“God striveth,” the margin of the Revision puts it. We do not read it so. But God does. Listen: “And Jacob was left alone, and there wrestled a man (the God-man) with him (Jacob) until the breaking of the day. And when He (the God-man) saw that He prevailed not against him (Jacob) He touched the hollow of his (Jacob's) thigh: and the hollow of Jacob's thigh was out of joint.” This is God's story. How clear it is! There was a man wrestling against Jacob all the long night. And Jacob's wrestling was a resistive wrestling. It was not Jacob wrestling with God for a blessing. It was God wrestling with Jacob to break down and put away from his life the things that were hindering the ever present and ever gracious purpose of God to bless His child with the greatest possible measure of blessing. How much more consistent with the nature and love of God is this! A love which is more eager and willing to bless His children than they themselves are to be blessed. “God striveth.” How this God of grace strives with the sinner! How He strives with that unceasing inner voice of the Spirit in the soul! How He strives in the tender entreaties of loved ones! How He strives in all the vicissitudes of life, death, suffering, affliction, and the like! Tenderly, patiently, lovingly through all the long, rebellious, weary years of rejection does God strive to win the soul of the sinner from death to life. But let it be noted that in this instance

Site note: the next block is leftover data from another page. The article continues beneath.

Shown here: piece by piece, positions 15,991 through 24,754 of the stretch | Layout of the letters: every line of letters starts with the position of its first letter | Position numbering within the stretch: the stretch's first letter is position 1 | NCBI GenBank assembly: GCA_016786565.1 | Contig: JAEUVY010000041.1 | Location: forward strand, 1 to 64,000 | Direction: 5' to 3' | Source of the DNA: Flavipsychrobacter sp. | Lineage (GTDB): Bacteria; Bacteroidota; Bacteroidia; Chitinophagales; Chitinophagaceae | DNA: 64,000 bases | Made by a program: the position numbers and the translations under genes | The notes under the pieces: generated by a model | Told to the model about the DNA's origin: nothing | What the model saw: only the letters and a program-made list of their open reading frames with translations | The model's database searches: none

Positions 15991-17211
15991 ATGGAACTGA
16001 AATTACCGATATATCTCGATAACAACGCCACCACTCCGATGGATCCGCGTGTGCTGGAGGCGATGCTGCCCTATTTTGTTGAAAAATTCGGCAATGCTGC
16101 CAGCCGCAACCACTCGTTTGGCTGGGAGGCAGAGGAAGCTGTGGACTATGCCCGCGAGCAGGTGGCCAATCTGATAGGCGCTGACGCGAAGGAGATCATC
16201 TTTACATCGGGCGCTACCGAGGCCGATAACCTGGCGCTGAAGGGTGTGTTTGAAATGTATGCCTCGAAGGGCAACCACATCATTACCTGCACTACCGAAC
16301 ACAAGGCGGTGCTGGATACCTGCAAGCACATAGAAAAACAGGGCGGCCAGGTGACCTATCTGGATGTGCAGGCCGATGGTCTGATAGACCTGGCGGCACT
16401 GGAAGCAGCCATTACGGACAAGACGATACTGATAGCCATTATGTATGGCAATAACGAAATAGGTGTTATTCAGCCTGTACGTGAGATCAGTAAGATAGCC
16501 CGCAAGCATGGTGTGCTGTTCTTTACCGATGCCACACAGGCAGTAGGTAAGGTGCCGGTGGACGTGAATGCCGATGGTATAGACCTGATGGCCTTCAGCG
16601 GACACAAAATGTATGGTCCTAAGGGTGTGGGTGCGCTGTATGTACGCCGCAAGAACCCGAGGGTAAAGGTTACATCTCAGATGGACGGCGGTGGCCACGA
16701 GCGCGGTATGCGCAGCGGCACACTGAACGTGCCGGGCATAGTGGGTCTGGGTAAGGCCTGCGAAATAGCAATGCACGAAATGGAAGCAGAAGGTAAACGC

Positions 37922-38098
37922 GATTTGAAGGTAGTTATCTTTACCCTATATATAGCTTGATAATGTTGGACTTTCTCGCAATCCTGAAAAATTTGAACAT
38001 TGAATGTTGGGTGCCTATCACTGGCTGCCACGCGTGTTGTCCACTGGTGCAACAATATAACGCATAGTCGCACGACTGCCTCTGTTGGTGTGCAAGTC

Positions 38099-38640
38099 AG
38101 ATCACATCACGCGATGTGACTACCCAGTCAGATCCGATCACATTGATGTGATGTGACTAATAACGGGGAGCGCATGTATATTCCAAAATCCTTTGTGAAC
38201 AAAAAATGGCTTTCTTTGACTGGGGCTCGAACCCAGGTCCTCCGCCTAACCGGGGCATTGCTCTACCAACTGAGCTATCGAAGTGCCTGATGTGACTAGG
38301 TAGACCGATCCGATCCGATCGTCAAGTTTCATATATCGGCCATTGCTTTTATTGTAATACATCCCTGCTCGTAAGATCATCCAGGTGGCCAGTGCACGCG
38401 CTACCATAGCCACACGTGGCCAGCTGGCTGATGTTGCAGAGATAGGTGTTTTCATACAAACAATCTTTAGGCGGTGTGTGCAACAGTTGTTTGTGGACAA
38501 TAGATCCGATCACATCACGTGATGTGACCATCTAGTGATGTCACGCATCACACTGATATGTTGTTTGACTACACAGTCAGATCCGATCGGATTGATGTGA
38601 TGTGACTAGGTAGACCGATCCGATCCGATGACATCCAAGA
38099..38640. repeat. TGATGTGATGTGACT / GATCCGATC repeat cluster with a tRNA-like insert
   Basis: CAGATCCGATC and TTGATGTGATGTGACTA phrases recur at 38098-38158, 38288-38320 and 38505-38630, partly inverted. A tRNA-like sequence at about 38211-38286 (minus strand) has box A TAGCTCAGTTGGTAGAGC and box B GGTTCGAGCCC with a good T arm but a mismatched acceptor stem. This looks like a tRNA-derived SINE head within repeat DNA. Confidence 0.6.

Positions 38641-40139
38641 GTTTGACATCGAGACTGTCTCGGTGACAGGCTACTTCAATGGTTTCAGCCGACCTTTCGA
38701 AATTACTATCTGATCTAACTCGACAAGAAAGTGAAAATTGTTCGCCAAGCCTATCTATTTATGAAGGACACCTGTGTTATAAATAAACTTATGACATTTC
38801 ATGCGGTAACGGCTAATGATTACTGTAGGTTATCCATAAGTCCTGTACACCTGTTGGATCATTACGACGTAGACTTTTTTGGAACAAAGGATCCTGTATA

For a man may be a child of God, yet not a dedicated one. He may give up his sins, yet not himself. His soul may be saved, but his life unyielded to God. Jacob was such a child of God. He had been saved long ere this. God was not striving for his soul. He was striving for his life. He was striving to win him away from a past which had been lived for self, to a future which should be lived for God and His glory.